Wednesday, July 28, 2010

Grandma Eva

I got a call this morning from my dad.  When I saw that he was calling from his cell phone, I was pretty sure it wasn't good news.  He told me that my Grandma Eva (his mother) had passed away.  He said that the nursing home had called him at work to let him know that she wasn't doing so well, so he was able to be with her during her final moments. 

Over the past year, her health had been rapidly declining.  I'm ashamed to admit it, but when we were in Fowler earlier this month, I couldn't get up the nerve to go visit her in the nursing home.  I couldn't bear to see her in such a fragile and frail state. I know it was selfish, but I didn't want my last memory of her to be a sad one, and I know that it would have been sad.

When we were home for Christmas, she was living with mom and dad.  I am certain that most of the time we were there, she didn't know who I was.  At that point she still had all of her long term memories.  She spent much of our time together telling stories (often times they were the same stories she'd told me just an hour earlier).  She told me about her childhood.  She told me about growing up in Fowler. 

It was bittersweet listening to her talk.  I would see her fade in and out, from past to present.  One moment she was smiling at me, telling me about her childhood.  The next moment I could see an emptiness in her eyes.  It was devastating seeing a once spry and energetic woman living in a shell of herself.  I don't know if they ever officially diagnosed her with Alzheimer's disease or if it was a different form of dementia, but whatever was destroying her once vigorous mind, it was ruthless.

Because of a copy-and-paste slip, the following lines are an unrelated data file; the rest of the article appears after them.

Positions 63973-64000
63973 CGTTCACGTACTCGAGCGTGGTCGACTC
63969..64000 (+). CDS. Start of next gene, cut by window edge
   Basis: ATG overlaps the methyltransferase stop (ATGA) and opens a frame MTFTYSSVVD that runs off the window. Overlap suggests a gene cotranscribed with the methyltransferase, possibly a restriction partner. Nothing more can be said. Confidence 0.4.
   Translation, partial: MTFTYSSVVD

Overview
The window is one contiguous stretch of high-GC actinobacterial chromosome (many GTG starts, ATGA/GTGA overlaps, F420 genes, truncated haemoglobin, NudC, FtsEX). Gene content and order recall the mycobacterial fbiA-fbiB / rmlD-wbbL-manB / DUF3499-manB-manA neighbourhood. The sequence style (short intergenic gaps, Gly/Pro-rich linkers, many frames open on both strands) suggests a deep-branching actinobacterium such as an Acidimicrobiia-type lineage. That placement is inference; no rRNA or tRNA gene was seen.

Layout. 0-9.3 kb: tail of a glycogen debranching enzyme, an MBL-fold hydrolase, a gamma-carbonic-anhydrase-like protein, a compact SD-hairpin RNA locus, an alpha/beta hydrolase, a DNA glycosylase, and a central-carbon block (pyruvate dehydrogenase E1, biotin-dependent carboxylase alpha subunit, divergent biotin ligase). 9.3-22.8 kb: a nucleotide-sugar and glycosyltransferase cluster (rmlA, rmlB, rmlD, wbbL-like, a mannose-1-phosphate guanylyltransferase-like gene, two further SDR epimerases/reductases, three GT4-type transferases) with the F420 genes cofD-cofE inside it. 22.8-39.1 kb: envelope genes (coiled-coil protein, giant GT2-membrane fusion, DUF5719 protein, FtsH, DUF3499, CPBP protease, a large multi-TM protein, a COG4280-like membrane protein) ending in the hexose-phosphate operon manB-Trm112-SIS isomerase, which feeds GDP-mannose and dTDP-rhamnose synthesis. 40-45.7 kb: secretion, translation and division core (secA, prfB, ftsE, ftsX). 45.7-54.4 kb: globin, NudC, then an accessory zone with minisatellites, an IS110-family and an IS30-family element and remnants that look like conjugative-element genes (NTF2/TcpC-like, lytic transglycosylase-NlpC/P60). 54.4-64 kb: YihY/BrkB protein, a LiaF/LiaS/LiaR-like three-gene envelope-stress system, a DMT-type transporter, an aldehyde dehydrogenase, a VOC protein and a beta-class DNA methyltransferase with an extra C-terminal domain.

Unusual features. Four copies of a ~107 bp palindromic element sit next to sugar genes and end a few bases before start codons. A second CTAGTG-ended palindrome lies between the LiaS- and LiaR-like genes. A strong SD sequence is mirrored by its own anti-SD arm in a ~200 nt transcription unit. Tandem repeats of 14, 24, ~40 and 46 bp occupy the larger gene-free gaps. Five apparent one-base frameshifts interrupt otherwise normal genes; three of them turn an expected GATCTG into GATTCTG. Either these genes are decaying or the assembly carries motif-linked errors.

And I couldn't bring myself to see the results first hand.  So I chose to sit this one out.  I decided to let the stronger members of my family deal with the situation.  And they dealt with it head on.  I have no idea how my parents, my cousins, my great aunts and uncles, and my extended friends and family were able to do it.  But I am so happy that they did.  Even if Grandma wasn't cognisant of their presence, I know that she was surrounded by love.

A while back, Grandma's pastor posted an encounter he had with her onto his blog.  Reading it again is tougher this time then when he first posted it.  Yet I am so grateful for his kind words.  I hope he won't mind, but I'd like to post it in its entirety.

Eva's Song

Last Tuesday, I went into Pueblo to visit a member of our church. The member's name is Eva, and she was suffering with a bout of pneumonia. Eva has had a rough go of it lately. When I arrived here about two years ago, she was recovering from an injury that would not allow her to walk as much as she needed to. This frustrated her, but she rarely complained, and if she did complain it was to blame herself for not being able to heal fast enough or work hard enough.

Around October, Eva had another visit to the hospital. It was decided at that point that she would stay with her son Roger and his family. Eva would hold the babies during the day care her daughter-in-law ran. She eventually got sick, and her illness quickly turned from a cold into pneumonia. She was taken to the hospital.

When I visited Eva Tuesday, I spent a little time visiting with her, and a lot of time visiting with her son Roger. Roger and I talked vacation and golf, and about life in general. It was a good chat. When it came time for me to leave, I asked Eva if I could pray for her. Her poor hearing led her to believe that I was requesting that she pray for all of us. She told us to bow our heads, so we did. She told us to close our eyes, and we did that too. Then Eva began to pray.

Some people might be grieved by Eva's prayer. As she prays, it becomes clear that her mind is not as clear as it was months, or even weeks ago. She got stuck in a loop of prayers. For many this loop would be sad, for others a dark comedy. It has elements of both these things. But most of all, the prayer was beautiful.